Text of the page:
Nuts like Walnuts and Almonds

Nuts are a great energy source (high calorie) and should be eaten in moderation. Studies have shown that tree nuts have a positive impact on the prevention of cardiovascular disease. Nuts are full of healthy fats, minerals, and nutrients attributed to healthy heart care. Did you know that just ten almonds can equal close to 70 calories?

Olive Oil

Olive oil is a great source of monounsaturated fatty acids, which contribute to heart health. This versatile oil can be used in cooking, baking, and even dressing your green leafy salad! Olive oil contains oleic acid, which is also beneficial to healthy hearts, and studies have shown it can aid in reducing heart disease.

Tomatoes 

Tomatoes are loaded with antioxidants and lycopene–a plant pigment with antioxidant properties. Along with vitamins and minerals, these nutrients help increase HDL (good) cholesterol and can aid in the reduction of free radicals in your blood system–helping to improve your heart health. Additionally, tomatoes are the most popular vegetable grown in home gardens!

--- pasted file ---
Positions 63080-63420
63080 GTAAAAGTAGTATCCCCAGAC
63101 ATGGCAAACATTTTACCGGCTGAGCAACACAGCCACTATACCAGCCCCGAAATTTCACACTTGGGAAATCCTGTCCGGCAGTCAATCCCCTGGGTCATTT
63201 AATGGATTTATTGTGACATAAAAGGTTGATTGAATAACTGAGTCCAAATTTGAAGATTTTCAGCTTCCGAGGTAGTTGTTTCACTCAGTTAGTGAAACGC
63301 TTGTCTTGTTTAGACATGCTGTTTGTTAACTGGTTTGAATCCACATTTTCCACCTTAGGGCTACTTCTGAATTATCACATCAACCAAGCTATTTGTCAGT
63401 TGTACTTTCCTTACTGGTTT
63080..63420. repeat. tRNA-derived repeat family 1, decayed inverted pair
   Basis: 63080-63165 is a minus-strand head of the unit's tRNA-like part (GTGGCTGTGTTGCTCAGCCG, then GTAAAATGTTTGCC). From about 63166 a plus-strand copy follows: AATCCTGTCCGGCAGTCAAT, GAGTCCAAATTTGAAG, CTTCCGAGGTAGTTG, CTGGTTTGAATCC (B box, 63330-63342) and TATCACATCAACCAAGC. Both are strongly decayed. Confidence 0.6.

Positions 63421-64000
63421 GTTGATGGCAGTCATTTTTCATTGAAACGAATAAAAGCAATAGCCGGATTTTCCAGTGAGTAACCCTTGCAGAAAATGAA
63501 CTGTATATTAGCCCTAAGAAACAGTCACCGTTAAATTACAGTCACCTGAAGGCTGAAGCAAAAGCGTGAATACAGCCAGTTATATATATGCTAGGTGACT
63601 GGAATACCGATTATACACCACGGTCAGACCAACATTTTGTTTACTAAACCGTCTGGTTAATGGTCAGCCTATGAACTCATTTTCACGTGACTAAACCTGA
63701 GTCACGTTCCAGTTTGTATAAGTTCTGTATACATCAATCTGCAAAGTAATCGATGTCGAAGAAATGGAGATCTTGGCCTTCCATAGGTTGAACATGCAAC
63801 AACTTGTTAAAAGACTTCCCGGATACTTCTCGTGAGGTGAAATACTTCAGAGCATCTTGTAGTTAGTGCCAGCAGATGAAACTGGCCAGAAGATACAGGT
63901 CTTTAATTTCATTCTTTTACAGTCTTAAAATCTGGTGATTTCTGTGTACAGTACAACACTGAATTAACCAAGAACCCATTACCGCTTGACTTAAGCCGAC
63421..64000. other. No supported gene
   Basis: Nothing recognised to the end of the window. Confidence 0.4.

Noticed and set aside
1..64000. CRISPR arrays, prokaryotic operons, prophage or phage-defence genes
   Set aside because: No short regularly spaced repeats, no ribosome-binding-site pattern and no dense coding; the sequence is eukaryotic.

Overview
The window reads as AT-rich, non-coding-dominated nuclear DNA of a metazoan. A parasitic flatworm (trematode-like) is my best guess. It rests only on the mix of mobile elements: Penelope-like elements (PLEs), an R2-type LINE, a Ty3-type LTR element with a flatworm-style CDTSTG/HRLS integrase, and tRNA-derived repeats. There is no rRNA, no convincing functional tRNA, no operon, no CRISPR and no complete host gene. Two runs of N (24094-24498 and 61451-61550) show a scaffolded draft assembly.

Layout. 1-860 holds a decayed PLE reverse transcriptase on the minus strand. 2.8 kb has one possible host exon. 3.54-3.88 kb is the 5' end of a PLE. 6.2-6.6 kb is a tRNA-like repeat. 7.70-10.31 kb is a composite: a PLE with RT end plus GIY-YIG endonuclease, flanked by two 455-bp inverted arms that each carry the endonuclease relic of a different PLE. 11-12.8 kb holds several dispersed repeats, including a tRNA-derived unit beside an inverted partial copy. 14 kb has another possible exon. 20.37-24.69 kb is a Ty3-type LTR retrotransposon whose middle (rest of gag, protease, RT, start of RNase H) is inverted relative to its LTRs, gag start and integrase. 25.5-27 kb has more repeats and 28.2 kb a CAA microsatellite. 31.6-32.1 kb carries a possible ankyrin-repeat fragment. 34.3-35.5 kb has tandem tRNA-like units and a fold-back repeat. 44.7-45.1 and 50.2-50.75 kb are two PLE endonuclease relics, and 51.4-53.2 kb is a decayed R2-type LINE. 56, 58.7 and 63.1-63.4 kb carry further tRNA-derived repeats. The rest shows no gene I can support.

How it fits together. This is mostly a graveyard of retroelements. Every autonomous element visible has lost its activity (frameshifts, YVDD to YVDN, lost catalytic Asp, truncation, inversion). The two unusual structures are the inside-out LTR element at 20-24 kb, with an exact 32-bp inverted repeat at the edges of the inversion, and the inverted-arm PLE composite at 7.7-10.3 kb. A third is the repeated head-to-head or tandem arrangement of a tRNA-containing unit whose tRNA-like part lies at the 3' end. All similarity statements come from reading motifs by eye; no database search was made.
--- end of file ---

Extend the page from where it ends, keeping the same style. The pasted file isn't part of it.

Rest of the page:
Whole Grains

Whole grains like whole wheat, oats, rye, barley, brown rice, and quinoa are good substitutes for refined grains. Whole grains are best defined as grains that still include their germ, endosperm, and bran. Their counterparts are considered processed grains like all-purpose flour and white rice. Whole grains provide fiber and protective coatings, which require our bodies to work “a little bit harder” to digest and activate the good bacteria in our system. Studies have been done that suggest eating whole grains can reduce your risk of heart disease by as much as 22%. 

Final thoughts about heart-healthy foods.

No matter how old you are or your current heart health condition, it’s never too late to adopt healthier eating habits. Learning to substitute unhealthy options for healthy foods takes some time to adjust and build new habits, but the outcome is worth it. If you consider changing your diet, please consult your Primary Care physician first. They can ensure you are on the right path to a healthier heart.